In one of the twentieth century’s most arresting portraits of a woman in the arts, Sylvia Beach, purveyor of Shakespeare and Company bookshop, sits wearing what appears to be a long, dark, patent-leather trench coat, its faceted surface accentuated by her hand-on-hip pose. Beach possesses the calm reverie of a Romantic poet, though her “very photogenic coat,” as the image’s photographer, Berenice Abbott, put it, projects a hallucinatory individuality that seems to come from the future. The subjects of Abbott’s earliest photography project, now published in full for the first time as Paris Portraits 1925-1930, are never dull—particularly the women, who, in a dismissal of her male colleague’s efforts, she aspired to capture as more than “pretty objects.”
Continuing Steidl’s steadfast commitment to great photographers’ complete oeuvres, Paris Portraits follows on the heels of the publisher’s five-volume The Unknown Berenice Abbott (2013), which covers the years 1929 to 1967. While she would make “Changing New York,” arguably her most famous series, after returning from Paris, Abbott’s European portraits document how international the community of modernists was between the wars, and are evidence of Abbott’s first experiments with lighting, angles, and equipment. In part due to lack of funds, her studio set was minimal. But the portraits’ sparseness only amplifies the ambition they contain—of both subjects and photographer. One of the pleasures of a great portrait is the unending present exposure it offers us, as if the sitter is just about to reveal something. This is one of the frustrations, too—so much in the frame remains invisible. “Photography,” Abbott declared in 1989, just a few years before her death, “helps people to see.” Looking at Paris Portraits, I think Abbott meant not simply to see more clearly, but to see how much eludes us in any view.
Abbott traveled to France as a sculptor on the encouragement of Man Ray, whom she had met in New York after dropping out of Columbia (she attended for one week). A self-proclaimed “crazy American kid” from Ohio with no money, she worked in Paris as Man Ray’s darkroom assistant, shooting pictures on her lunch break: “I would ask friends to come by and I’d take pictures of them. The first I took came out well, which surprised me. I had no idea of becoming a photographer, but the pictures kept coming out and most of them were good. Some were very good and I decided I could charge something for my work.” When Abbott started receiving more favorable reviews than her mentor, it was time for her to set up her own studio (at 44 rue de Bac and then 18 rue Servandoni) with loans from Peggy Guggenheim and Robert McAlmon, whose portraits appear in the book.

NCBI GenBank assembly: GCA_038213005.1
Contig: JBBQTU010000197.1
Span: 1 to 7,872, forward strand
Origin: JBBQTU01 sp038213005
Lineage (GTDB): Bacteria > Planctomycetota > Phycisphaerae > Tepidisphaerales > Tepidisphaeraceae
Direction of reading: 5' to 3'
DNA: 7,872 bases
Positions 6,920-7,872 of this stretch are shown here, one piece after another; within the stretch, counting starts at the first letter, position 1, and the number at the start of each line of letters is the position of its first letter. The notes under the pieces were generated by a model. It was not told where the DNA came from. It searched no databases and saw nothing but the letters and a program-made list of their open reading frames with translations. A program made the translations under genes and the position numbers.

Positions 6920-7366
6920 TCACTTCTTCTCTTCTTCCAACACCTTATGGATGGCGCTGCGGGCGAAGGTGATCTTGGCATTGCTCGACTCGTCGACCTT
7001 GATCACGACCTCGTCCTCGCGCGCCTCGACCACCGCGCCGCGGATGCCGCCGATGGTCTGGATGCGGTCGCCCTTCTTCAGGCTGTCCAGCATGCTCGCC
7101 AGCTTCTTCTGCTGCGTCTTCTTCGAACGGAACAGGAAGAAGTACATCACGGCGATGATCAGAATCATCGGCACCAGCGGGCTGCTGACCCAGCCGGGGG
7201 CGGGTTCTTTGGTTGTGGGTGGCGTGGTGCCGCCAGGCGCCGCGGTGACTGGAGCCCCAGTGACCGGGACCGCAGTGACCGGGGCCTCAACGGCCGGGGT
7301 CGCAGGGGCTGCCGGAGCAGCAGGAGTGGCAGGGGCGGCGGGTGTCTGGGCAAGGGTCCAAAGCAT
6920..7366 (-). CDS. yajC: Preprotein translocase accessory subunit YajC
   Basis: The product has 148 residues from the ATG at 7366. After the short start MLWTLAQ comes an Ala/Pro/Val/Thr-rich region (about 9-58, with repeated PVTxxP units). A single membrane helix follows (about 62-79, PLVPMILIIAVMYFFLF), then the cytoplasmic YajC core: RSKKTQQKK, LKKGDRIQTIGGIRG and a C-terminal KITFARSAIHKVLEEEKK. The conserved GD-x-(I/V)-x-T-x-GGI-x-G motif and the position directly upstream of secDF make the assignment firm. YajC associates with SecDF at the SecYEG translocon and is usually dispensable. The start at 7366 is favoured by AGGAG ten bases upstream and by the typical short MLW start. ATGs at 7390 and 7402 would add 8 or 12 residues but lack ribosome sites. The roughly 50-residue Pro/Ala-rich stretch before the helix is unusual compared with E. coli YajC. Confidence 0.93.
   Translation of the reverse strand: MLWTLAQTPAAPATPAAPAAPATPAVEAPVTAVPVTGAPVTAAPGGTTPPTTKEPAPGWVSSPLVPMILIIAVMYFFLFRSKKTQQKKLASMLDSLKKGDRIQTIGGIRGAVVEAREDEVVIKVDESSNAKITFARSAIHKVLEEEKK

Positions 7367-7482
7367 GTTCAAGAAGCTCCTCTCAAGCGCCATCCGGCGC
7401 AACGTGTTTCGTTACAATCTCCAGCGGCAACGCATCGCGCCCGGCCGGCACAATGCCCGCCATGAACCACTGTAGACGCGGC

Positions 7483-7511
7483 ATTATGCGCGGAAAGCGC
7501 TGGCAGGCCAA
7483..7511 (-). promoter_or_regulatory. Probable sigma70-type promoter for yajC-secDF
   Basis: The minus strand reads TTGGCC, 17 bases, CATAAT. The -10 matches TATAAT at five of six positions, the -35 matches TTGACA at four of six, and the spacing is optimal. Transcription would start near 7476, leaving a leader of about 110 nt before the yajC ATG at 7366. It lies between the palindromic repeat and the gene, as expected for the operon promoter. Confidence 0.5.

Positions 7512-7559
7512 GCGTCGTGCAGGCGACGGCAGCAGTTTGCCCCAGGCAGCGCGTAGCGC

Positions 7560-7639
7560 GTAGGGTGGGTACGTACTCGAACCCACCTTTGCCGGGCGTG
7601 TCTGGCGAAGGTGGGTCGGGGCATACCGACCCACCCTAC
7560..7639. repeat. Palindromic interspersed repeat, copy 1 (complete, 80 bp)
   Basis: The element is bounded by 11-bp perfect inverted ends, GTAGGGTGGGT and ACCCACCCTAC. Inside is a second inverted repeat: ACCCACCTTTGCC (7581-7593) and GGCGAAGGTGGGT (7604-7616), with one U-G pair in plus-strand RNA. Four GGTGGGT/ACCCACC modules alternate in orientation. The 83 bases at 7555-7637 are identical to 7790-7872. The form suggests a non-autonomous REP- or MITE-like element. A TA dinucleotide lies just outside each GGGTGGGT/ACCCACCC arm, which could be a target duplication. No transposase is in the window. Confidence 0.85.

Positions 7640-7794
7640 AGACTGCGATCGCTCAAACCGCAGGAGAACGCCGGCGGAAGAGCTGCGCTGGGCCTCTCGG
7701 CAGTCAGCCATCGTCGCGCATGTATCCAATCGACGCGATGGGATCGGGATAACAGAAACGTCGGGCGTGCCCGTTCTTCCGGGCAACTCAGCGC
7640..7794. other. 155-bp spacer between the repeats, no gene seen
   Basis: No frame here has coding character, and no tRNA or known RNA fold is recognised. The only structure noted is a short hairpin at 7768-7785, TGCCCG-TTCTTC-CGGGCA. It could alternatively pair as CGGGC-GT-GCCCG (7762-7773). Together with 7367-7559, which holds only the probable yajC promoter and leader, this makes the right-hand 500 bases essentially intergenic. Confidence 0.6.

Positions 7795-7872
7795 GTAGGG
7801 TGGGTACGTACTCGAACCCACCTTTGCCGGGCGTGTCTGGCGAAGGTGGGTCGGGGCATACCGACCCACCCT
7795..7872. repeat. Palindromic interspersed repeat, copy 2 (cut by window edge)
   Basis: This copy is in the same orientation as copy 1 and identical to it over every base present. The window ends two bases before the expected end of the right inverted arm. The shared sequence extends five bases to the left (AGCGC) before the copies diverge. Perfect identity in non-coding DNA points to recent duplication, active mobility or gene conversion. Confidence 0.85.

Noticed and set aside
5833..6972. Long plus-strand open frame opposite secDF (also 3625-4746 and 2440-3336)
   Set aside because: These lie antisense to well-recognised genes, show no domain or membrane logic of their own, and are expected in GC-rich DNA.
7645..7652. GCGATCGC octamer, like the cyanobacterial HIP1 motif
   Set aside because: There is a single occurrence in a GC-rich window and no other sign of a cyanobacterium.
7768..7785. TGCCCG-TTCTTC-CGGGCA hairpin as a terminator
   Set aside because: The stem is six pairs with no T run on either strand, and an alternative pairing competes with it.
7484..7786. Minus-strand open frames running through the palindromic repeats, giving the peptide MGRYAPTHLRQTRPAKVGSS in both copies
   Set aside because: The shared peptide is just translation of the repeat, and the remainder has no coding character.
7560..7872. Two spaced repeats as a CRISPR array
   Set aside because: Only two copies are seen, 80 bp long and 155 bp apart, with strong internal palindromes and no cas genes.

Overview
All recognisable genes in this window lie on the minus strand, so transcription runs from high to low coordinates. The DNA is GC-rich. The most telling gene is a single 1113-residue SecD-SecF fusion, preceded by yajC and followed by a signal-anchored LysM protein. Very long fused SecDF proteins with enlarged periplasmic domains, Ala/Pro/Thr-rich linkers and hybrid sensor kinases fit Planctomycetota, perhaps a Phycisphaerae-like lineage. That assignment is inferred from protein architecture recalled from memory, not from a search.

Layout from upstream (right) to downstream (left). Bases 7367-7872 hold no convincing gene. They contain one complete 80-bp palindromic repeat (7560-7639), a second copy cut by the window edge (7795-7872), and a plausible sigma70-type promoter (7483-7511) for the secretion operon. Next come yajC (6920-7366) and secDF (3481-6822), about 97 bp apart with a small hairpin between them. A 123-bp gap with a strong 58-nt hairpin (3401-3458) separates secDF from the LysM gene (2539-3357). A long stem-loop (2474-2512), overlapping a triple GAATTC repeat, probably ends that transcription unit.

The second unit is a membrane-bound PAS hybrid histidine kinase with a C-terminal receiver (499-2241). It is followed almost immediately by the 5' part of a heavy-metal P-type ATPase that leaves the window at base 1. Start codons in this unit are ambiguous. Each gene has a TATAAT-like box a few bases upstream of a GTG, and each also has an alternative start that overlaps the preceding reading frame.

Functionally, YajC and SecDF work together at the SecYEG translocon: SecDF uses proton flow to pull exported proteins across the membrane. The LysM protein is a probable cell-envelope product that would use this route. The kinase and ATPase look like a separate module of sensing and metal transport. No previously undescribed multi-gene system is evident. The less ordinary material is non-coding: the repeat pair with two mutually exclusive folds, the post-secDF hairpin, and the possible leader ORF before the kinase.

Abbott’s client list is dizzying: celebrated and disgraced politicians; Nobel laureates; Princess Eugène Marat, smoking and staring down the camera; a young Betty Parsons, then an art student; Djuna Barnes, who had been her roommate in New York; Jean Cocteau in bed with a white plaster sculpture head; Edna St. Vincent Millay. Abbott’s most moving portrait shows Eugène Atget, whom she admired for his unsentimental approach to documenting daily scenes of the city, just two years before his death in 1927. He seems shy to be on this side of the camera, hunched over in an overcoat and clutching his glasses, with a slight smile playing on his lips and a wisp of hair out of place.
Hoping to publish her portraits, Abbott had gone so far as to mock up a few pages of the book she envisioned and offer three titles: Faces of the 20s; Portrait of the Twenties, and Rebels of Paris. (While several exhibitions and small portfolios were put together of this work in her lifetime, she couldn’t get a publisher interested in the larger project.) Though her proposal showed images in a variety of layouts and sizes, Steidl has scanned the 115 portraits at exact ratio from the original glass plates, and so they are modestly scaled in the center of the page. Smooth and weighted, the book’s pages are a pleasure to handle, and the pictures’ size and tonal quality makes one look that much more carefully. Arranged alphabetically by subject, each photograph appears twice: once showing Abbott’s cropping, and once showing the negative’s full image. She preferred the close-up bust, usually cutting the picture off just below the hands, which are often her portrait’s most expressive feature. Sometimes, we learn, Abbott excluded disarming details, whether the fuzzy socks of the novelist Pierre Mac-Orlan, or the huge shadow cast by the slim writer François Mauriac.
Accompanying some photographs are notes from Abbott’s later interviews with photographer Hank O’Neal. Of the animated, African-American nightclub drummer Charles “Buddy” Gilmore, who, sitting behind his set in her studio, breaks out drumming on her walls, she says: “I was simply crazy about his playing.” The famous designer Coco Chanel appears in a simple, pleated drop-waist dress against a background Abbott rigged up from corrugated cardboard; Chanel “was not particularly well dressed,” Abbott states. About Nora Barnacle Joyce, wife of the writer, clutching her hands in her lap, Abbott offers a detail beyond the portrait’s purview: “The music in her beautiful voice must have constantly pleased him; his style was so dependent on the sound of words and sentences.” Or, on her famous photographs of Joyce himself: “He told me about the severe trouble he had with his eyes. I used only natural light from the skylight, but he still had to wear his hat.” Like her passing observations, Abbott’s portraits are unpretentious and revealing. They are also as fathomless as the mirror in a photograph of Adrienne Monnier, Beach’s friend and fellow bookshop owner—a murky object that frames rather than reflects her.
Paris Portraits 1925-1930 by Berenice Abbott is published by Steidl.